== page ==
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ECOnomic development,
ECOsystem MOdifications,
and emerging infectious diseases
Risk Evaluation


The impacts on environment, and health when moving from traditional to more intensive agriculture in Vietnam

Background and rationale

In 2008, the Vietnamese government adopted a Development Strategy for the Livestock Industry in order to reorganise and industrialise livestock production in Vietnam. Production must increase and performances of production must be improved. Therefore, farmers will be pushed to move to more intensive practices of production. The model of industrial farms has been developed for 20 years in the south of the country (especially in Dong Nai province) and regular huge epidemics of FMD, PRRS and problems of environmental pollution showed that this scheme of development is controversial. Additionally, villages “specialized” in pig production are becoming increasingly common in the north of the country (Red River Delta) where the majority of households raise pigs. The pigs are often raised in limited numbers but using more intensive practices. The number of heads in the village can reach thousands, but density in the premises is less than that in industrialized farms. Care is commonly provided directly by owners who are more vigilant and performances are much higher than in traditional systems. However, the villagers live in close contact with animals and bio-security rules are very limited.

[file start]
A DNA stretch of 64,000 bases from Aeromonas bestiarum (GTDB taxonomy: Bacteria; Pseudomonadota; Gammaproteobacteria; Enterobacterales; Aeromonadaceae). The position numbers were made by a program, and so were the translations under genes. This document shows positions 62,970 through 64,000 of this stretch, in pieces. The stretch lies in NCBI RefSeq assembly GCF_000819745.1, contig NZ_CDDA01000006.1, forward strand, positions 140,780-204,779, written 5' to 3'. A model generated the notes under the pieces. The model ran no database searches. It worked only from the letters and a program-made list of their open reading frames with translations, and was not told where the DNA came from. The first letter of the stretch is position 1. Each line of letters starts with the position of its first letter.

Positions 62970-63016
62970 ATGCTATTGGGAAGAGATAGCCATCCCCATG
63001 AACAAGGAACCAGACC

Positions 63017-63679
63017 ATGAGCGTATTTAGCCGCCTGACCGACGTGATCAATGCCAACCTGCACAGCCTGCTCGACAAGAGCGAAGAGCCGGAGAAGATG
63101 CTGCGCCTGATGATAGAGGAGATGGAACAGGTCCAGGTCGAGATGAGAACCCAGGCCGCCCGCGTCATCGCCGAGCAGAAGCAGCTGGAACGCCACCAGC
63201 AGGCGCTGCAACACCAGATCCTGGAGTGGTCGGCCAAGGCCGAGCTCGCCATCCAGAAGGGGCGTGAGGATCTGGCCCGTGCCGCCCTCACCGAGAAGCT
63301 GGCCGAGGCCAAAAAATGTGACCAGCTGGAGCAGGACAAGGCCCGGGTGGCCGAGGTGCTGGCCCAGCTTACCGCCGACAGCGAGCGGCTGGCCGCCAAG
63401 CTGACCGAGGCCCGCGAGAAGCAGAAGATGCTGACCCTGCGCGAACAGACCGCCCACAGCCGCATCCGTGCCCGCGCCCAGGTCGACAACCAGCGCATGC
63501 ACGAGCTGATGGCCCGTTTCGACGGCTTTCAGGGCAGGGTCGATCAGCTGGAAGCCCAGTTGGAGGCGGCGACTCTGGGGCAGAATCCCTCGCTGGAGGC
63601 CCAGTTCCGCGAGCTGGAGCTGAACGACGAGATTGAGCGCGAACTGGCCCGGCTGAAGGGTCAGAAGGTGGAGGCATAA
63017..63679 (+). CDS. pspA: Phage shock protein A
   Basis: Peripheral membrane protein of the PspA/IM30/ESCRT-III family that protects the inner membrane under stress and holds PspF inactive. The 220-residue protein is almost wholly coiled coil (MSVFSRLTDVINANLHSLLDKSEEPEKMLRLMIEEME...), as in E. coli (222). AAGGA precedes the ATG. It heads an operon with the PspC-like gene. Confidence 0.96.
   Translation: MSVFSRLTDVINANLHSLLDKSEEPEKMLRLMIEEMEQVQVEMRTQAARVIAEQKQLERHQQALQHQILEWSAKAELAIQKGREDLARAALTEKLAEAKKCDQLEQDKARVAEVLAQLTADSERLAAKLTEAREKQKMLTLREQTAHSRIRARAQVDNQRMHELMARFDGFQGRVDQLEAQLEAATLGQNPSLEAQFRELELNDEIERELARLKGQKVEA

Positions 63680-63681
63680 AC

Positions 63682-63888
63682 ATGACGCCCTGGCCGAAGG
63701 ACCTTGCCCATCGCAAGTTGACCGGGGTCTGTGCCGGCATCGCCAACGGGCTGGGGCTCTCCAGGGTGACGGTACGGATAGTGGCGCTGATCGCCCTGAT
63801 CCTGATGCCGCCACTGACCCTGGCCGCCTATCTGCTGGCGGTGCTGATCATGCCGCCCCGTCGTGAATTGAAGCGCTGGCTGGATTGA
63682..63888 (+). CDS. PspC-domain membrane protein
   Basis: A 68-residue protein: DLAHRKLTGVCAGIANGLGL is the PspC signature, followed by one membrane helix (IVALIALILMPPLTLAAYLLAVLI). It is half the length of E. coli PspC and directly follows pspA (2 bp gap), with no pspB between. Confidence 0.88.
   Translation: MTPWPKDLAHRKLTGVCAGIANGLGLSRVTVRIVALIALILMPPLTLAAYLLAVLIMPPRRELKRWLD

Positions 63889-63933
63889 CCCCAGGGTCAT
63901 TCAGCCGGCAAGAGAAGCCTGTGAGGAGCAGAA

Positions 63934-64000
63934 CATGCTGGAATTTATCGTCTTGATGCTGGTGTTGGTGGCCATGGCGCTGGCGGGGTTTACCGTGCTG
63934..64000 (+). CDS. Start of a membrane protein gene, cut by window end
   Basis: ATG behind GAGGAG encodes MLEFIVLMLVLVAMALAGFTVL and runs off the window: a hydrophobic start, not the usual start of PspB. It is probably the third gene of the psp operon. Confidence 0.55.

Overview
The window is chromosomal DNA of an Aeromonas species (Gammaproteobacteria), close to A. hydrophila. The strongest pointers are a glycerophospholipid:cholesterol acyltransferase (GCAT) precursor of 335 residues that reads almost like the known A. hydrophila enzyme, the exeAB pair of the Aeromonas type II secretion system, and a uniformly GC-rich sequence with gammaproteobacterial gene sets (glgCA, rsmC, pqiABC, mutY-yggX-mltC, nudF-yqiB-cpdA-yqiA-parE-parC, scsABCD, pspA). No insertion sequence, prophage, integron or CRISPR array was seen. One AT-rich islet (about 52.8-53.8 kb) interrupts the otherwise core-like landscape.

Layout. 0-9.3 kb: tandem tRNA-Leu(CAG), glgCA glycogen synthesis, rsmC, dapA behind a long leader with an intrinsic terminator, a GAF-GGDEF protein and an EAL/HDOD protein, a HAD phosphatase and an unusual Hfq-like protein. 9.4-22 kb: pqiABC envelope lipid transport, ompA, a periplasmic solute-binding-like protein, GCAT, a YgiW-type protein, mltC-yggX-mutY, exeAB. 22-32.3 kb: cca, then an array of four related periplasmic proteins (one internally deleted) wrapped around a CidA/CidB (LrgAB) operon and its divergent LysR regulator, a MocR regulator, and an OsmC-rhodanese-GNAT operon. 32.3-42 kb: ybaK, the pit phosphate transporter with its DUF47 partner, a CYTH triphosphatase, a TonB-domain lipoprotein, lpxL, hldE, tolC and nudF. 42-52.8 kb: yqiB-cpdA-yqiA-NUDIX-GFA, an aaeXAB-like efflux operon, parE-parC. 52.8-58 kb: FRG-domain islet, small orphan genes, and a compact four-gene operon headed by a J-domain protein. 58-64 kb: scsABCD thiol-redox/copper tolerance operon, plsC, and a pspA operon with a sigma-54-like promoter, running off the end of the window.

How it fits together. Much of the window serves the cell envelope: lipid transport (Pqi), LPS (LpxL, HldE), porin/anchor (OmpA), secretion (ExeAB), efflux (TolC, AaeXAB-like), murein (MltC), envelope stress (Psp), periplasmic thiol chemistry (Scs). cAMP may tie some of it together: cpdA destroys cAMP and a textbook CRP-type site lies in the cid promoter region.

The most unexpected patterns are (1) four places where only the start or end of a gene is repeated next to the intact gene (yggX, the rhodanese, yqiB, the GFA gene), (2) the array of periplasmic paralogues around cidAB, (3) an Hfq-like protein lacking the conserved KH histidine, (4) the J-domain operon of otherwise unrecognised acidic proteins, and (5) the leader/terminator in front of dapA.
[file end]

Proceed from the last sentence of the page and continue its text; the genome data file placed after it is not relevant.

It is critical to measure the risks of such pig and poultry production systems because they represent a potentially viable alternative system to industrial farms in order to improve performances of production.
Among the identified risks include transmission of zoonotic diseases and impacts on the environment - especially pollution of the water. Assessment of these parameters will help determine whether this development scheme can maintain an important source of income for several households with limited investment and will also provide recommendations to improve bio-security to subsequently minimize the risk.

Objectives and Strategy of Intervention

At present, data and analysis are not yet available in Vietnam to demonstrate likely impact of such changes to intensive agriculture. Therefore there is a need to evaluate these risks to issue a broad strategy and better protect human health, animal health, and the environment.

Specific objectives are to:

List and describe noticeable health events/diseases in the population and in the livestock that are living in the context of intensive farming compared with traditional rural farming;

Evaluate ecosystem changes - especially the impact on the quality of the water and contami-nation of the environment in both types of production;

Provide recommendations on good agricultural practices and proper bio-security and hygiene practices to reduce health risks in the different contexts.

The project will undertake a field study including: